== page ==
Everything that's wrong with the so-called debt "super-committee" can be summed up in the person, partisan hackery and policy ignorance of Washington Democratic Sen. Patty Murray.
On Tuesday, Senate Majority Leader Harry Reid named Murray co-chair of the dog-and-pony deficit-reduction panel tasked with identifying $1.5 trillion in spending cuts by late November. Murray, an unrepentant Nanny State cheerleader and patron saint of the Washington lobbyist, is a double-exclamation point on the debt deal's rotten joke.
Charlie Brown had Peppermint Patty. America has U.S. Mint Patty. This is a career politician who has never met a special interest that shouldn't be supported by taxpayers. Derided for her earmark addiction by both conservative and liberal civic groups, she has cemented her position as the Senate Queen of Pork over 18 gluttonous years in office.
Murray takes perverse pride in increasing debt limits on pet projects in her home state. Her solution to our fiscal crisis: Spend, borrow, spend and borrow some more! In 2009, she stuffed the Obama porkulus with a $3.25 billion provision benefiting the federal Bonneville Power Administration by massively expanding its spending authority. Murray then claimed to have spurred immediate job creation. But the left-leaning Seattle Times countered that "even without the new stimulus package, BPA was expected to begin construction of some new transmission lines this year. And, despite claims the added spending power will quickly create jobs, construction of many of the new power lines wouldn't start for several years."
The real impediment to construction progress? Onerous regulation, regulation, regulation. BPA insiders acknowledged that no one was actually pushing for the debt-limit increase. But Murray has an old habit of forking over unsolicited pork. National Review's Andrew Stiles reports that she once inserted a $4.5 million earmark for a Naval speedboat it didn't want: "The Navy ended up giving the boat to the University of Washington, which couldn't find a use for it either. Top executives at Guardian Marine International, the company that built the boat, later gave $15,000 to Murray's campaign."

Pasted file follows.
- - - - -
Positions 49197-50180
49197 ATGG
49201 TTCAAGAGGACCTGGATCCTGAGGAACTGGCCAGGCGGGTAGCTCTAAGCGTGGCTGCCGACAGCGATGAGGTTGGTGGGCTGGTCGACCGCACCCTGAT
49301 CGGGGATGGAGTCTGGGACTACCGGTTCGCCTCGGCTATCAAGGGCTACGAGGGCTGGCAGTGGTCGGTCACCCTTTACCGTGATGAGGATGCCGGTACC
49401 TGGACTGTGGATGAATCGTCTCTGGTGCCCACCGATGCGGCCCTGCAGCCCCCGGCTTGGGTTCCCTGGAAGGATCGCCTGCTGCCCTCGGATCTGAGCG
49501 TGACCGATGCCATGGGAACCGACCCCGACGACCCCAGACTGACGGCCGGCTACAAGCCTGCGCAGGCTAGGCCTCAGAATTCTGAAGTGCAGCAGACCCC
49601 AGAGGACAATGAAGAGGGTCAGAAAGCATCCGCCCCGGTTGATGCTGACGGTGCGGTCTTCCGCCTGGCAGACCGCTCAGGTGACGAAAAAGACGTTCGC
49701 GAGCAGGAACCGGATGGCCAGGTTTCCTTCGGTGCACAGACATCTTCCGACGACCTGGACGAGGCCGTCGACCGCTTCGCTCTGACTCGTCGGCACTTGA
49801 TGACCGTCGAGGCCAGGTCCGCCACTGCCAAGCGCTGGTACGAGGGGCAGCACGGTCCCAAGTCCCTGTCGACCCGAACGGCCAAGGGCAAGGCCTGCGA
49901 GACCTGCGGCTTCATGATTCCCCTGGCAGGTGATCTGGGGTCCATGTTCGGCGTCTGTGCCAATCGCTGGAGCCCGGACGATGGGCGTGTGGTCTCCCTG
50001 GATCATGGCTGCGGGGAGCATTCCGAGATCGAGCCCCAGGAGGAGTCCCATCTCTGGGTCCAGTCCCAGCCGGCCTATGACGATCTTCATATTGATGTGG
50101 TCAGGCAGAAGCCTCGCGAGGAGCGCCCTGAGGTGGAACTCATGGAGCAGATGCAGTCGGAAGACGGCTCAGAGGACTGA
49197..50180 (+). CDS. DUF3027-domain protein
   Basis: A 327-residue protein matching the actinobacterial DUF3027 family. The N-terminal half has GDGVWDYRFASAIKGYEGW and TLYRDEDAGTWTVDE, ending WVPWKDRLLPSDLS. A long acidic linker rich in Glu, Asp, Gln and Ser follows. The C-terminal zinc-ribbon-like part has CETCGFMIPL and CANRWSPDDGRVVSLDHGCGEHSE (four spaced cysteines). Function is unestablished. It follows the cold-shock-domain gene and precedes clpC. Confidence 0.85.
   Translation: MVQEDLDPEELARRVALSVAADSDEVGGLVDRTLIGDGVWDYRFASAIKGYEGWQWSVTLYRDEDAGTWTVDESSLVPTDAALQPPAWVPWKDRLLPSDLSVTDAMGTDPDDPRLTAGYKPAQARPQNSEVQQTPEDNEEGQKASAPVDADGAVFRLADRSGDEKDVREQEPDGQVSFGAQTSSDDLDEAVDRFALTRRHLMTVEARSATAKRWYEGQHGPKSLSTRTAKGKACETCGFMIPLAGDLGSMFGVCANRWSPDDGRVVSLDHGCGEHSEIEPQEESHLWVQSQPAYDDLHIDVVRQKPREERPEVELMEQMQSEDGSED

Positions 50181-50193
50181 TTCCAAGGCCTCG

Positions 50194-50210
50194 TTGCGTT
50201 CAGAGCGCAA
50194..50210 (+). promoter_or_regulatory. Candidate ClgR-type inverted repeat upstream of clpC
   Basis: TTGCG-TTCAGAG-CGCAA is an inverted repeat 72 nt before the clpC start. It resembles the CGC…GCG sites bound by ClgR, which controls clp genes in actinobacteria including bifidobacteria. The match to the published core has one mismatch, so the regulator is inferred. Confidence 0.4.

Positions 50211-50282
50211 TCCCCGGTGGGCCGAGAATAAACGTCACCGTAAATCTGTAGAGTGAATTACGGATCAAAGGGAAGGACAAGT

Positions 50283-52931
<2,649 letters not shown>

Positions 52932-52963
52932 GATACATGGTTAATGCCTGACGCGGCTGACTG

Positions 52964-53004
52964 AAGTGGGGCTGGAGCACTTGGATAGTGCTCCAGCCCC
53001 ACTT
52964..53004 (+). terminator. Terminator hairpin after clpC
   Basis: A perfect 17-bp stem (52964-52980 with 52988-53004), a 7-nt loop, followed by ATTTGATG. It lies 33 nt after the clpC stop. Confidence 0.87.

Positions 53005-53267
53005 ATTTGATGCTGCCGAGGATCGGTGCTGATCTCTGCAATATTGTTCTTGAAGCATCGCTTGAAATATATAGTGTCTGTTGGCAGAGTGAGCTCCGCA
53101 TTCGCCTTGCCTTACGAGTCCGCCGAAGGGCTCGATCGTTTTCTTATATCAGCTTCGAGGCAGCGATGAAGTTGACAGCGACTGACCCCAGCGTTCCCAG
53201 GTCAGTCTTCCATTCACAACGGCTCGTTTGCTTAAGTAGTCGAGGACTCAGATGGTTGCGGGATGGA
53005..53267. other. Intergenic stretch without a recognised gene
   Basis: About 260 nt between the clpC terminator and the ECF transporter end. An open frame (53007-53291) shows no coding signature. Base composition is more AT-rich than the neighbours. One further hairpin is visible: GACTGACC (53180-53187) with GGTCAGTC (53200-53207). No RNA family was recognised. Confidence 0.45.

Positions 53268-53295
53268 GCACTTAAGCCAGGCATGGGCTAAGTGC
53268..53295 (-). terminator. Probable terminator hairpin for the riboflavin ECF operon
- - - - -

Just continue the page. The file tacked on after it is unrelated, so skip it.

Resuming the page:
Profligate Patty is a slavish adherent of federal entitlements for every American (and illegal alien) from cradle to grave -- except, of course, for the unborn targets of Murray's fanatical sisters at Planned Parenthood.
When House Republicans challenged public funding for the $1 billion abortion industry giant (which rakes in one-third of its budget from government grants and contracts at both the state and federal levels), Murray led the defense. It was "stunning to her as a woman," she raged, that fiscal conservatives would challenge Planned Parenthood's sacred subsidies. As if only men are capable of questioning the insatiable appetite of a predatory racket disguised as a "reproductive health" provider.
The fabled "outsider mom in tennis shoes" has morphed over the past two decades into just another Beltway swamp insider in sensible heels. Murray has earned the scorn not just of right-wing taxpayer groups, but also of left-wing watchdogs who flagged her 17 revolving-door staffers-turned-lobbyists and fundraising conflicts of interest. Murray, you see, is the head of the Democratic Senatorial Campaign Committee -- and refuses to cease her money-grubbing while she serves on the debt panel.
"It really sends a bad message to the American people when you're the chief fundraiser trying to come up with this balanced approach to deficit reduction," Adam Smith, communications director of Public Campaign, told The Hill newspaper. "She's going to be focused on this committee and also on fundraising? Will she make decisions based on whether it hurts the fundraising ability of the (DSCC)?" Do pigs oink? Duh.
The Democratic leadership's top priority isn't to get America's fiscal house in order. It is, as one aide candidly told The Hill, "to continue to raise resources to grow and preserve our majority."
Above all else, Murray is a glaring symbol of the Democratic Party's intellectual bankruptcy when it comes to solving our entitlement mess. More than a decade ago, while I served as the youngest member of the Seattle Times editorial board, I asked her about the disproportionate burden that FICA taxes imposed on Generation X and low-income workers. I wanted to know if she supported creative alternatives to the Social Security system like the opt-out plan adopted by the cities of Bellevue, Wash., and Galveston, Texas.
"FICA?" she repeated with a puzzled glance at her entourage of D.C. staffers.
"You know, payroll taxes," I added helpfully.
Response: Deer in the headlights.
Only when young and future workers have K Street lobbyists will Pork Patty get a clue.
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